The aim of this study is to investigate whether or not, reaching optimum condition mentioned above based on different lateral loading patterns specified by the governing seismic codes will result in reduction and optimum damage distribution subjected to severe earthquakes.

LATERAL LOADING PATTERNS

Equivalent static method: In most seismic building codes (UBC, 1997; NEHRP, 1994; Anonymous, 1978; Anonymous, 1996; Iranian Code of Practice for Seismic Resistance Design of Building, 2005), the height wise distribution of lateral forces is determined from Eq. 1:

(1)

Where:
wi and hi = The weight and height of the ith floor above base level, respectively
N = The number of stories
V = Total base chear
k = The power that differs from one seismic code to another

In some provisions such as NEHRP-94 and ANSI-ASCE 7-95, k increases from 1 to 2 as the period varies from 0.5 to 2.5 s. In some codes such as UBC-97, the force at the top floor (or roof) computed from Eq. 1 is increased by adding an additional force Ft = 0.07 TV for a fundamental period T greater then 0.7 s. In such a case, the base shear V in Eq. 1 is replaced by V-Ft. In this study, the value of k in Eq. 1 based on the Iranian Code of Practice for Seismic Resistance Design of Building (2005) is taken as 1 (triangular loading pattern).

Spectral dynamic method: In this method, dynamic analysis is performed assuming linear elastic behavior using maximum response from all vibration modes which have considerable effect on response of the entire building. Maximum response of each mode is obtained using its period from the standard design spectrum. The height-wise distribution of lateral forced in spectral dynamic method is determined from Eq. 2:

(2)

Where:
φim = The mth vibration component in the ith floor above the base
Vm = The Shear force of the mth mode
Fim = The horizontal force acting on the ith floor from the mth mode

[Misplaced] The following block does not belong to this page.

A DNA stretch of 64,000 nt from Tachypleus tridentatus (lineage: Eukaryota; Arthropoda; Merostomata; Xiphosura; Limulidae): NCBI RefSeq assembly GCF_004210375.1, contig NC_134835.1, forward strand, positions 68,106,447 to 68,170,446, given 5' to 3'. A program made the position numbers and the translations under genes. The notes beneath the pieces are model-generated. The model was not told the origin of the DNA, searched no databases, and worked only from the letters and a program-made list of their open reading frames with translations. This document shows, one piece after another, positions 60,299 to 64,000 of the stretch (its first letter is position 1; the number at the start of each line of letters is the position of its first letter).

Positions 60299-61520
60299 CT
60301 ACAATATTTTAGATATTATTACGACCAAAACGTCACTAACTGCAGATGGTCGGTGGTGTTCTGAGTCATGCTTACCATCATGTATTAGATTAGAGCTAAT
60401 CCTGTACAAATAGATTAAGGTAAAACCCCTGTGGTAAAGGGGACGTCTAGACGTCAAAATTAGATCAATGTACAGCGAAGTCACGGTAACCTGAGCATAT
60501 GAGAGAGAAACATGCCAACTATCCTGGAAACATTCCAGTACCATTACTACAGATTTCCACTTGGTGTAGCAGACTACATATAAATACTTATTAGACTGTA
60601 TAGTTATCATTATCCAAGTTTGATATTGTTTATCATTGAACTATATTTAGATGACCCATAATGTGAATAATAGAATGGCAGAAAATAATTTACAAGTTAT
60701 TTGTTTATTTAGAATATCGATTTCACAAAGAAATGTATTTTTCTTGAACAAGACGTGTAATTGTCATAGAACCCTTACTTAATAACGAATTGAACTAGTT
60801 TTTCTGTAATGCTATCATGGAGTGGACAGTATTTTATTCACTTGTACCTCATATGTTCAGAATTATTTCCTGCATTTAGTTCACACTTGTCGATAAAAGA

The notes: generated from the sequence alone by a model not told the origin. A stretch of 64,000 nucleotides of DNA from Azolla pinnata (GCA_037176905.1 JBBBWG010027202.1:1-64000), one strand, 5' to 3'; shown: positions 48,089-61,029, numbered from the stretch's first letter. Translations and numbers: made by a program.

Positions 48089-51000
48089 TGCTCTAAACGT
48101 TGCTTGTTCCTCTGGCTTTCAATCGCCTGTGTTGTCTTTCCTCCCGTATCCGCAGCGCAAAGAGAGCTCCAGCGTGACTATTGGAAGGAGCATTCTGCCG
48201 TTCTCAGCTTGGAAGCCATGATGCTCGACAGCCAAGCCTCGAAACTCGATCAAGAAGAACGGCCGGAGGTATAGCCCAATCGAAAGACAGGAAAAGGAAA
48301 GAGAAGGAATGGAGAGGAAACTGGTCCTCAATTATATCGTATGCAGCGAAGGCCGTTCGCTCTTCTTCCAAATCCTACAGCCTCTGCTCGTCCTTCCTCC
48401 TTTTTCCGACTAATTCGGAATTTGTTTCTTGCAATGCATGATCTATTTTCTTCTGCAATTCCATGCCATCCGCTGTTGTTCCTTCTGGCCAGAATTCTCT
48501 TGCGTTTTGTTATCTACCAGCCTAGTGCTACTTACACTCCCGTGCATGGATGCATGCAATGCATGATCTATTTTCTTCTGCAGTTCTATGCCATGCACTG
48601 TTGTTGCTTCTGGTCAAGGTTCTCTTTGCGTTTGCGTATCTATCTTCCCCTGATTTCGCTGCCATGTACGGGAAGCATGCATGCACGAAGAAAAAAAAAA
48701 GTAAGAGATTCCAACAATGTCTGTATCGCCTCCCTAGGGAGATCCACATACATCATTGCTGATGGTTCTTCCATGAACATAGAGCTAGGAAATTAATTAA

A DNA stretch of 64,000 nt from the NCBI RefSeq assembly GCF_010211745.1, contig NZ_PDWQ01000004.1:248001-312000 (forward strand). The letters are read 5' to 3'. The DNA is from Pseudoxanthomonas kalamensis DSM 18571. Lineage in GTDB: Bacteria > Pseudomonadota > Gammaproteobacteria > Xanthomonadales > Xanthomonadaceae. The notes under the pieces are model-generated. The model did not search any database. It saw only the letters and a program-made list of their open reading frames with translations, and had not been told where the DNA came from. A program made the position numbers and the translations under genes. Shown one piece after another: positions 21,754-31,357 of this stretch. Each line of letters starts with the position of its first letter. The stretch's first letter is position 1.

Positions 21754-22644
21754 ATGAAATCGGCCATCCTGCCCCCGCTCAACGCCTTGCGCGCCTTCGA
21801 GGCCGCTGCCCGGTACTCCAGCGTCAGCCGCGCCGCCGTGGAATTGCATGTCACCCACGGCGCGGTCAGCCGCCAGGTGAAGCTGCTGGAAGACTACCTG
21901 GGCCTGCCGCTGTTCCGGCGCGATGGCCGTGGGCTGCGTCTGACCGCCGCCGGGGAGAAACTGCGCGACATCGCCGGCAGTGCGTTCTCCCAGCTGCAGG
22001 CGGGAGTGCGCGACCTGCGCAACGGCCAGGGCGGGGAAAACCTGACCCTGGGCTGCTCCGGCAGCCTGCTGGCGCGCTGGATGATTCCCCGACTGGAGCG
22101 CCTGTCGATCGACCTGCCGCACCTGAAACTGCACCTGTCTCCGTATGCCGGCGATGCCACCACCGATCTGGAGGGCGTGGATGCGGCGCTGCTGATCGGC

The maximum story and base shear forces in each mode are combined using one of the common statistical methods, namely: Complete Quadratic Combination (CQC), or Square Root of Sum of Squares (SRSS). In this study the Iranian Standard Design Spectrum (Iranian Code of Practice for Seismic Resistance Design of Building, 2005) is used for both, equivalent static and spectral dynamic methods.

DAMAGE ANALYSIS

In a nonlinear analysis, the correct choice of a hysteretic model is crucial in forecasting the exact dynamic response of the structure. The model should be able to describe a response similar to the actual hysteretic response of the structure and parameters such as stiffness degradation, strength deterioration and pinching behavior under cyclic loading are to be considered. In this study IDARC 2D software (Valles et al., 1996) has been used to calculate structural damage index and hysteretic energy and to conduct linear and nonlinear static and dynamic analyses on reinforced concrete structures under seismic loading. The software is also capable of conducting comprehensive damage analysis in local and global scale and is able to arrive at a calibrated damage index. This ability is an important step in quantitative evaluation of damage sustainability of reinforced concrete buildings (Valles et al., 1996).

The current release of IDARC incorporates three models for damage index: a modified Park and Ang model (Park et al., 1984; Kunnath et al., 1992), introduced in the previous releases of the program, a new fatigue based damage model introduced by Reinhorm and Valles (1995) and an overall damage qualification based on the variation of the fundamental period of structure.

The Park and Ang and the fatigue based damage models can be used to calculate different damage indices: element, story (subassembly) and overall building damages.

Park and ang damage model: The Park and Ang damage model (Park et al., 1984) was incorporated in IDARC since the original release of the program. Furthermore, the Park and Ang damage model is also an integral part of the three parameter hysteretic model since the rate of strength degradation is directly related to the parameter β described below (Park et al., 1987b). The Park and Ang damage index for a structural element is defined as:

(3)

Where:
δm = Maximum experienced deformation
δu = Ultimate deformation of element
Py = Yield strength of element
= Hysteretic energy absorbed by the element during response history
β = A model constant parameter

A value of 0.1 for the parameter β has been suggested for nominal strength deterioration (Park et al., 1987b). The Park and Ang damage model accounts for damage due to maximum inelastic excursions, as well as damage due to the history of deformations. Both components of damage are linearly combined.

Equation 3 is the basis for damage index computation, although some considerations need to be taken into account.

Direct application of the damage model to a structural element, a story, or to the overall building requires the determination of the corresponding overall element, story, or building ultimate deformations. Since the inelastic behavior is confined to plastic zones near the ends of some members, the relation between element, story or top story deformations, with the local plastic rotations is difficult to establish.